Last updated Wednesday, November 26, 2014 08:31pm

Philippines President Benigno Aquino (right) greets British Foreign Secretary William Hague during his visit to the presidential palace in Manila January 30, 2014. The Philippines has accused China of becoming increasingly aggressive in recent years in staking its claims to nearly all of the South China Sea. — Reuters picPhilippines President Benigno Aquino (right) greets British Foreign Secretary William Hague during his visit to the presidential palace in Manila January 30, 2014. The Philippines has accused China of becoming increasingly aggressive in recent years in staking its claims to nearly all of the South China Sea. — Reuters picMANILA, Feb 5 — Philippine President Benigno Aquino has compared China’s efforts to claim disputed territories with those of Nazi Germany’s, while urging world leaders not to make the same mistake of appeasement, according to the New York Times.

The Philippines has accused China of becoming increasingly aggressive in recent years in staking its claims to nearly all of the South China Sea, and Aquino reportedly said his nation could not stand up to its mightier neighbour alone.

“At what point do you say: ‘Enough is enough’? Well, the world has to say it — remember that the Sudetenland was given in an attempt to appease Hitler to prevent World War II,” the New York Times quoted Aquino as saying in a lengthy interview in Manila yesterday.

Aquino was reportedly referring to the failure by Western nations to back Czechoslovakia when Adolf Hitler-led Nazi Germany occupied western parts of the European nation in 1938 ahead of World War II.

The president’s spokespeople were not immediately available to comment on his interview with the New York Times.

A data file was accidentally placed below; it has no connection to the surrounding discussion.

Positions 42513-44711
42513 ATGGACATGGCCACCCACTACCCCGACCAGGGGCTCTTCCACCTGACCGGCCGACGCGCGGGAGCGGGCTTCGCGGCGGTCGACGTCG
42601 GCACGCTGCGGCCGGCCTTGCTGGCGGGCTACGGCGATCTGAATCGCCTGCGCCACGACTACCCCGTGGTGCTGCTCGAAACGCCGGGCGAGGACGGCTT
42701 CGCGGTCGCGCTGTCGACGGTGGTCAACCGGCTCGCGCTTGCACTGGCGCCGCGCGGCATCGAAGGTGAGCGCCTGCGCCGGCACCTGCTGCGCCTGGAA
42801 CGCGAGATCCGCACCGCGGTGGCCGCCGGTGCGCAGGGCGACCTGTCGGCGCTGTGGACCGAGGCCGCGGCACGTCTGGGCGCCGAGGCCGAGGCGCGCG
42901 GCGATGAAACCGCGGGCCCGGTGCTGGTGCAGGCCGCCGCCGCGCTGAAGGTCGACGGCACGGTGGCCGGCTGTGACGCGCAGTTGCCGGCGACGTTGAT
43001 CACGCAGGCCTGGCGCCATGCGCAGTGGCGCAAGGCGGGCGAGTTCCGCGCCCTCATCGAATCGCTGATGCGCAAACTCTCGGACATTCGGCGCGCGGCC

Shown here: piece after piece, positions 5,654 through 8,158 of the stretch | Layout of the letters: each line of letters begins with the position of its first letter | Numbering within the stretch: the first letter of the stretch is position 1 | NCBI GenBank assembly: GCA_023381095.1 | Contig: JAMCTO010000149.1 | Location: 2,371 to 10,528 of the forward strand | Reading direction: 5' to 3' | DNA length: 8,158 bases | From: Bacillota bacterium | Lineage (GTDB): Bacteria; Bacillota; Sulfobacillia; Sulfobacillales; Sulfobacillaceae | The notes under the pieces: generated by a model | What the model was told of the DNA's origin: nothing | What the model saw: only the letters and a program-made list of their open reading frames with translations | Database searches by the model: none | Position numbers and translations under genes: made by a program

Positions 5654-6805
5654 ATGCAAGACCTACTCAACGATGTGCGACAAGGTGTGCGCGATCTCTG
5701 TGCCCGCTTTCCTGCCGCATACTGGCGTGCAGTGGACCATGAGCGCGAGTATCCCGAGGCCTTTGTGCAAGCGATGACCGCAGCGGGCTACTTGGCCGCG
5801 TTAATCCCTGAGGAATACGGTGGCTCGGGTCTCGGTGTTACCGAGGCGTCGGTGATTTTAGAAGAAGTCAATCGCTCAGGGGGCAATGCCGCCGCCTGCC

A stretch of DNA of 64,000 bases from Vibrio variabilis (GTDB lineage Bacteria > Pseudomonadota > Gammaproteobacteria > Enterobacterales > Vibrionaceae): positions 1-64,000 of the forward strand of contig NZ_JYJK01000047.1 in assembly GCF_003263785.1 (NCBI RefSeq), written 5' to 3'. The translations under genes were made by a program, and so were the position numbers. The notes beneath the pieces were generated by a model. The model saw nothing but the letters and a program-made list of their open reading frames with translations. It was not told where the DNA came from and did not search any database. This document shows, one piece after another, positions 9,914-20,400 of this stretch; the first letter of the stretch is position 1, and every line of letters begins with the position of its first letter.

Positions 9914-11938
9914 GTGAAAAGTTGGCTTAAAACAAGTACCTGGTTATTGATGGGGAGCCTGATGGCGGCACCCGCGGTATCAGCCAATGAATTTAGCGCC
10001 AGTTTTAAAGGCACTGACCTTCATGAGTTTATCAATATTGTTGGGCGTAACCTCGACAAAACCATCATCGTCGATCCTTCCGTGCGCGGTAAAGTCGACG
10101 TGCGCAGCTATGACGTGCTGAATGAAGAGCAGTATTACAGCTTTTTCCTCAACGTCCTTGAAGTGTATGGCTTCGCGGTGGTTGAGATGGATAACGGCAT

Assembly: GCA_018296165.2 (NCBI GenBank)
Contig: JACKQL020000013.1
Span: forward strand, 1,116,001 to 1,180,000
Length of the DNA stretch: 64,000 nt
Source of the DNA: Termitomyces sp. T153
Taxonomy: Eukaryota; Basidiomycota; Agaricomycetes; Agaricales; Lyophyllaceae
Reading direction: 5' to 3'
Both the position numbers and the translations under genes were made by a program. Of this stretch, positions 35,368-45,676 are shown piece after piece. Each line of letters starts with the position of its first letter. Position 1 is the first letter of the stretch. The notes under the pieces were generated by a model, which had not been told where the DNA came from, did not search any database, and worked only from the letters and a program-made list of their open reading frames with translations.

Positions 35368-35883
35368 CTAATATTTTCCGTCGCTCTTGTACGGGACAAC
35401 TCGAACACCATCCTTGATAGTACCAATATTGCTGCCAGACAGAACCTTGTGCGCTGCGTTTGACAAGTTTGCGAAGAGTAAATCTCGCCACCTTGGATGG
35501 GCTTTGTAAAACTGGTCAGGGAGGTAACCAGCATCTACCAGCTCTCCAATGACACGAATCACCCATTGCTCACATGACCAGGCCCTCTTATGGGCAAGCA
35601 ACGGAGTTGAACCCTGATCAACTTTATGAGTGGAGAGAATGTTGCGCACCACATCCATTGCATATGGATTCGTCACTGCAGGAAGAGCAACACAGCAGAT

Aquino’s reported comments come less than two weeks after Japanese Prime Minister Shinzo Abe raised the temperature in a parallel territorial dispute with China by appearing to compare Sino-Japanese relations with the run-up to World War I.

Japan and China are at loggerheads over the sovereignty of disputed islands in the East China Sea, with paramilitary confrontations common as naval vessels and planes lurk in the background.

China also claims nearly all of the South China Sea, one of the world’s most strategically important waterways as it is home to vital shipping lanes and believed to sit atop lucrative deposits of natural gas and oil.

But the Philippines, as well as Vietnam, Malaysia, Brunei and the Taiwan, also have competing claims to some of the waters.

China has been steadily increasing its military and coast guard presence in the sea in recent years to assert its claim, causing diplomatic tensions to rise and stoking concerns in the Philippines about perceived Chinese bullying.

The Philippines launched legal action with a United Nations tribunal last year in an effort to for it to rule the Chinese South China Sea claim is invalid. China has refused to participate in the UN process.

Aquino insisted that the Philippines, which has one of the weakest military forces in the region, would not concede any territory to China, but said his country needed foreign help, according to the New York Times.

“If we say yes to something we believe is wrong now, what guarantee is there that the wrong will not be further exacerbated down the line?” he said, according to the paper.

Later in the interview, he reportedly said: “You may have the might, but that does not necessarily make you right.” — AFP